Being out in the countryside with my dogs gives me time to think. I’ve learnt the pleasure of solitude without being lonely, and that’s a good feeling for me.

Welcome to "Man with two dogs" - the family website for dog owners and dog walkers.

This is my countryside diary which appears each Saturday in the Dundee Courier newspaper.

Native Scottish wildcat

January 15th, 2005

MACBETH POUNCED on what looked like a dead rabbit lying by the roadside. But it uttered two pathetic yowls and turned out to be a kitten, frost covered and frozen, and seemingly at death's door.

I picked it up and it flopped over my arm, as though a car had struck it and it hardly had a whole bone left in its body. But I could feel warmth glowing through several layers of clothing, and I thought the poor beastie was entitled to another chance.

I jumped in the car and took my patient to Laurencekirk Veterinary Hospital where vet Mike Robson examined it carefully and could find no broken bones. It was pretty far-gone but Mike thought it worth while giving it an injection and putting it in the incubator.

The following morning, like a concerned St Bernard, I called again to see  Angel' as she had been christened. She was still wobbly on her legs but was taking milk through a dropper. Everyone at the Hospital seemed delighted with her progress and one of the veterinary nurses had decided to adopt her as a family pet.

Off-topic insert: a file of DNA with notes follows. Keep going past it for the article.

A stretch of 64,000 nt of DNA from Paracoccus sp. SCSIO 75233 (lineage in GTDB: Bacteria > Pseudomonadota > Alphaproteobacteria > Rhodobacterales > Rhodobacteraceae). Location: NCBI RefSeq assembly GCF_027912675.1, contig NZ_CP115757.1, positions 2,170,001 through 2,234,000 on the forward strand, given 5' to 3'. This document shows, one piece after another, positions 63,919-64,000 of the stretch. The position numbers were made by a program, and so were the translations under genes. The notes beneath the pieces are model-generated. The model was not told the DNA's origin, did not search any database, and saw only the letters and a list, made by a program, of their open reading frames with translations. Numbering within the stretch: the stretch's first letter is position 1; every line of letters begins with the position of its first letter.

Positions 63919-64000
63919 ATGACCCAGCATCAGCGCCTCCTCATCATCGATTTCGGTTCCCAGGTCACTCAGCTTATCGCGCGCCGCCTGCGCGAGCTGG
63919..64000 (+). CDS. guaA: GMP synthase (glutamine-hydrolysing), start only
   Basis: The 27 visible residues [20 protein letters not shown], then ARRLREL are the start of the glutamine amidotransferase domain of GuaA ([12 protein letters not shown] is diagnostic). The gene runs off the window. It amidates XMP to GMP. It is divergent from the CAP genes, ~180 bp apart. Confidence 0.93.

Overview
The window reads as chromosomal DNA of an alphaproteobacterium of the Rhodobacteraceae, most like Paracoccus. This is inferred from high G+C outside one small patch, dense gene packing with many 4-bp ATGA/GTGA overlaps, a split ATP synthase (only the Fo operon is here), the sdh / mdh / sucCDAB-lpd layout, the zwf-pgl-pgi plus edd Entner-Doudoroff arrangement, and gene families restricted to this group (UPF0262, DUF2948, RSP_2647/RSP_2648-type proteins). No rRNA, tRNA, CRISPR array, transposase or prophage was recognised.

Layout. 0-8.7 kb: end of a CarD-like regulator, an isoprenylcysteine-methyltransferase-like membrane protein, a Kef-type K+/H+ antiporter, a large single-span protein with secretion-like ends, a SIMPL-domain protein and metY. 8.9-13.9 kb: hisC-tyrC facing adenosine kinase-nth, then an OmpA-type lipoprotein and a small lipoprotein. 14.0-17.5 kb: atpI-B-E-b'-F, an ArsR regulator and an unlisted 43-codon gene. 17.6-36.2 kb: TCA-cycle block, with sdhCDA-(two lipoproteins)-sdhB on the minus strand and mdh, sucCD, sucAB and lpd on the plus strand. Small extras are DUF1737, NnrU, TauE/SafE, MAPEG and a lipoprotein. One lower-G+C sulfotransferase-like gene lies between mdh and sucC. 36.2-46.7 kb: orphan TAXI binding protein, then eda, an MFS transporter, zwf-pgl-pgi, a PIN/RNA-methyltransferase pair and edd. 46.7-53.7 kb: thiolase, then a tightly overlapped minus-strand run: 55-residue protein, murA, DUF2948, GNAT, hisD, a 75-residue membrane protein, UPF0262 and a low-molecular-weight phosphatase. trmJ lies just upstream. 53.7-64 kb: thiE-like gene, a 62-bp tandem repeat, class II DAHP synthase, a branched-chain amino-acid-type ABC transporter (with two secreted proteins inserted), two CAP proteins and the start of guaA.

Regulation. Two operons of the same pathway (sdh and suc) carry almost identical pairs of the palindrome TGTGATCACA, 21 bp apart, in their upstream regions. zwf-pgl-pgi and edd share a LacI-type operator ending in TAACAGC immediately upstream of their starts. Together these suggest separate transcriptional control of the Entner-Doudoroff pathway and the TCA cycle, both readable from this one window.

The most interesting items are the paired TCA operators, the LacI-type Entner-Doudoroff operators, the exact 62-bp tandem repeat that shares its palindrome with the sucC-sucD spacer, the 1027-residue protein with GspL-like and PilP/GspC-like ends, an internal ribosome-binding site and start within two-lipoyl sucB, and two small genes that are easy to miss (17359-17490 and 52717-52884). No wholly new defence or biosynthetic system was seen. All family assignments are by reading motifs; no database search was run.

She's just a feral cat from a very late litter. Mike reckoned she was either parted from, or was abandoned, by the mother which had problems feeding its whole litter. It would explain why she was such a bag of skin and bone when I picked her up.

All this excitement with cats in the wild got me thinking about true Scottish wildcats, which some people say no longer exist as a pure strain because of years of interbreeding with domestic and feral animals.

I spoke to the Head Keeper of an estate that stretches well into the lonely places and hinterland of the East Grampians. He told me that on their low ground the  wild' cats they see now are seriously hybridised because of interbreeding.

In the more remote parts of the estate they come across cats that have much more the distinct markings of true wildcats. Just like any animal, they want a bit of security and are found about rocky outcrops and cairns where there are caves and shelter.

However he reckoned that scientific research was now probably the only way to establish for sure whether the true native Scottish wildcat still exists.

Latest news of Angel is that she's flourishing after a somewhat confusing introduction to domesticity. I'm sure regular food and a warm bed are more than enough to soothe even a savage wee breast such as hers!

She's a very lucky kitten, not least because she chose to collapse on a quiet lane with very little traffic.

My thanks to Mike Robson for his timely first aid. The Doyenne and I are not cat people so I'm pleased to know my foundling has a secure future in a caring home.